After spending many days alone on the road and in the woods I started to feel like a true nomad, my home was wherever I laid my tent or hung my hammock. I would walk until it became night, just before dawn was the safest time to set camp. I’ve managed to pitch my tent in 5 to 7 minutes now depending on weather conditions and wind. Distance and time no longer mattered, I was only concerned with landmarks like rivers and lakes, that’s where I would settle and shower.
My first sign of civilization was a small town called Humansdorp. It seemed like a well developed town mostly populated with blacks, Indians and coloured people. It was a slightly rough city however it was my midpoint and thus I needed to stock up and rest. The people were kind in the shops, there was a point where I forgot Rafiki (my stick) in a grocery store for about an hour. When I came back for it they have kept it safe for me, that was a great feeling. It seemed everyone in the store knew it was my stick. I ate outside of the police station as that seemed like the only available spot with a path of green grass. After gauging down over a thousand calories I began the second leg of my walk to JB (Jeffrey’s Bay).
The second leg of my walk was roughly 3 hours, short compared to my previous walk that day. I was getting excited though. I heard a lot of good news about JB but I had originally planned to skip it and go straight to PE (Port Elizabeth) and sleep along the national highway. Am I glad I didn’t choose the first option.
Port Elizabeth is a city unlike any I’ve visited in South Africa so far. A city that’s once had its shine and trying to regain its claim for fame – the Windy City. It was an unexpected duration of time for my visit, as I planned to stay for only two days. But by the power of natural order I stayed for a week thanks to the kindness and friendliness of the people in Port Elizabeth.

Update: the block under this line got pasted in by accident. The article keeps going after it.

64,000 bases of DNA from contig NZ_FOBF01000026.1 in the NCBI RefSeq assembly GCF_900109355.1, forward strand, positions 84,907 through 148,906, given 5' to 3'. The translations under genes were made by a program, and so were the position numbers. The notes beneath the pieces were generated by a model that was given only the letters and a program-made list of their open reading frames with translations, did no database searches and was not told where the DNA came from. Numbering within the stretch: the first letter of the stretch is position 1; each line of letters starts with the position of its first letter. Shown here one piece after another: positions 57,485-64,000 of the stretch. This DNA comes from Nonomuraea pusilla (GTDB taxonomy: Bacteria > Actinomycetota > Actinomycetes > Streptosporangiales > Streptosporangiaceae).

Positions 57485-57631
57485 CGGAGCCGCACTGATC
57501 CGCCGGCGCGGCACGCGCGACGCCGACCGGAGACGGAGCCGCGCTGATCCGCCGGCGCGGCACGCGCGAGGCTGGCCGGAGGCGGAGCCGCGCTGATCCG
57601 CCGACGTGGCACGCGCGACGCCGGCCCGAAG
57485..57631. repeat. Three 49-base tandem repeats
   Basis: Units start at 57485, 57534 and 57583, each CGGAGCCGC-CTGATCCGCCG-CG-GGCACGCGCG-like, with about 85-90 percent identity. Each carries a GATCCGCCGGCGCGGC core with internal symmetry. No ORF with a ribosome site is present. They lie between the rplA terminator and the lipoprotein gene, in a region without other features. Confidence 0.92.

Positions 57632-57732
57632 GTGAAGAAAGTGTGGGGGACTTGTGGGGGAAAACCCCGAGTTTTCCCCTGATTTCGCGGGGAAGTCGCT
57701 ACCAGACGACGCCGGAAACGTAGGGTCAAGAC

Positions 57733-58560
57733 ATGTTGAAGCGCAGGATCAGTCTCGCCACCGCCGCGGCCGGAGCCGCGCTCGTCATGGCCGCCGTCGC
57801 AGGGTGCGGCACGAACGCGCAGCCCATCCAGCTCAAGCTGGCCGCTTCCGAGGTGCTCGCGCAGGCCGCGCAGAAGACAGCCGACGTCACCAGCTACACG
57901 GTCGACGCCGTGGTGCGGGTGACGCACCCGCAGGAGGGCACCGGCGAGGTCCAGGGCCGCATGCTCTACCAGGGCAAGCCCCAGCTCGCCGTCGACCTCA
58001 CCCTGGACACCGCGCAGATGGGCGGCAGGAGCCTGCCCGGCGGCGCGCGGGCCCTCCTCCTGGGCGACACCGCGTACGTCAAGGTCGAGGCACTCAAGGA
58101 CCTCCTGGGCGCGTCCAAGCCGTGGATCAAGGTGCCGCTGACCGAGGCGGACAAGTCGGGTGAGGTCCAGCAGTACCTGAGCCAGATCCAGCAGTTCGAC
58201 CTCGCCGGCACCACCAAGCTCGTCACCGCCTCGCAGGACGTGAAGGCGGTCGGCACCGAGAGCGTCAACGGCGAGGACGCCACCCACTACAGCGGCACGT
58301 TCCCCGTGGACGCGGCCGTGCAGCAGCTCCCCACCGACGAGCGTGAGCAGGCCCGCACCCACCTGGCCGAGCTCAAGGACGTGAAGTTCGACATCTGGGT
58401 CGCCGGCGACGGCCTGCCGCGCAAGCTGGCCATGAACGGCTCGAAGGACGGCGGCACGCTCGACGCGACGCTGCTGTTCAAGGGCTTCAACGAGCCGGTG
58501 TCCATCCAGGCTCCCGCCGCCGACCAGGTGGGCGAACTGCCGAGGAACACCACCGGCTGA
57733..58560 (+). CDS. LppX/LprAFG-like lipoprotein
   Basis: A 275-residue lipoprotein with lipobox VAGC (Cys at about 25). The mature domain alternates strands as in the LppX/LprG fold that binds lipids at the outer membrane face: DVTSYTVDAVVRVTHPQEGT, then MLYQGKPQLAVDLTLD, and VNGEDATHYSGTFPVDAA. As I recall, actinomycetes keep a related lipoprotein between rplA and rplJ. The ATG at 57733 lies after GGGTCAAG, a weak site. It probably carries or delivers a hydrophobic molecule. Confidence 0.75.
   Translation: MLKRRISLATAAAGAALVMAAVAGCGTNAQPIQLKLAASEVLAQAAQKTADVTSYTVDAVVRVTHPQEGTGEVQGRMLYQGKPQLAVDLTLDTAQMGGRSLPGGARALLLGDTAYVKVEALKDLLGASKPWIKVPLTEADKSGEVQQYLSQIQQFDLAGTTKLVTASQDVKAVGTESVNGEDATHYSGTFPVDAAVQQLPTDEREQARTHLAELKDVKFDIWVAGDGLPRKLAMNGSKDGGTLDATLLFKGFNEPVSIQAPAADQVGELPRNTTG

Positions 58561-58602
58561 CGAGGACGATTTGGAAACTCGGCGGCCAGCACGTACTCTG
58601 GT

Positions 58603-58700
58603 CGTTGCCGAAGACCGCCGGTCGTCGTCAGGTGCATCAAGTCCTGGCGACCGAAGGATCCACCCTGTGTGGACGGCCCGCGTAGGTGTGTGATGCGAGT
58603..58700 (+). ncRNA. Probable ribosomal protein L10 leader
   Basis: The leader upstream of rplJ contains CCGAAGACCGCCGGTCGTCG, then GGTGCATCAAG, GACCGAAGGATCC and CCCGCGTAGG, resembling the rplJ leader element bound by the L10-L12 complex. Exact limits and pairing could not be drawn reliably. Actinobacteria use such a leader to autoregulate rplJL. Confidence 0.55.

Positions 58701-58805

Walking into PE (Port Elizabeth) seemed to take ages. My timing was off by hours and I didn’t want to walk into an unknown city at night especially in suspicious looking areas. I phoned my contact Sundy who I have been in touch with since back at Wild Spirit. He has promised to look after me for accommodations and meeting with the deputy mayor of PE. Sundy was a referral contact from a friend of mine Eddie Calvert, I met him back in Elim with his family Dianna and their daughter. Eddie is a very resourceful man and true to his word so I knew that Sundy would be a great contact for me.
I stayed with Sundy and his wife for a night at their place. They were of course very welcoming and sadly with the recent passing of their late son, I hope it was a distraction for them to think about something uplifting. Sundy managed to get a lot done in PE, he has called the press and phoned the deputy mayor just to sit and talk with me about racial issues happening here in South Africa. Sundy made all of that happen, I’m truly grateful for also his wife who took the time to drive me to the mall and run errands.
A modern explorer recently finished a voyage of walking across Africa entirely by foot and kayak.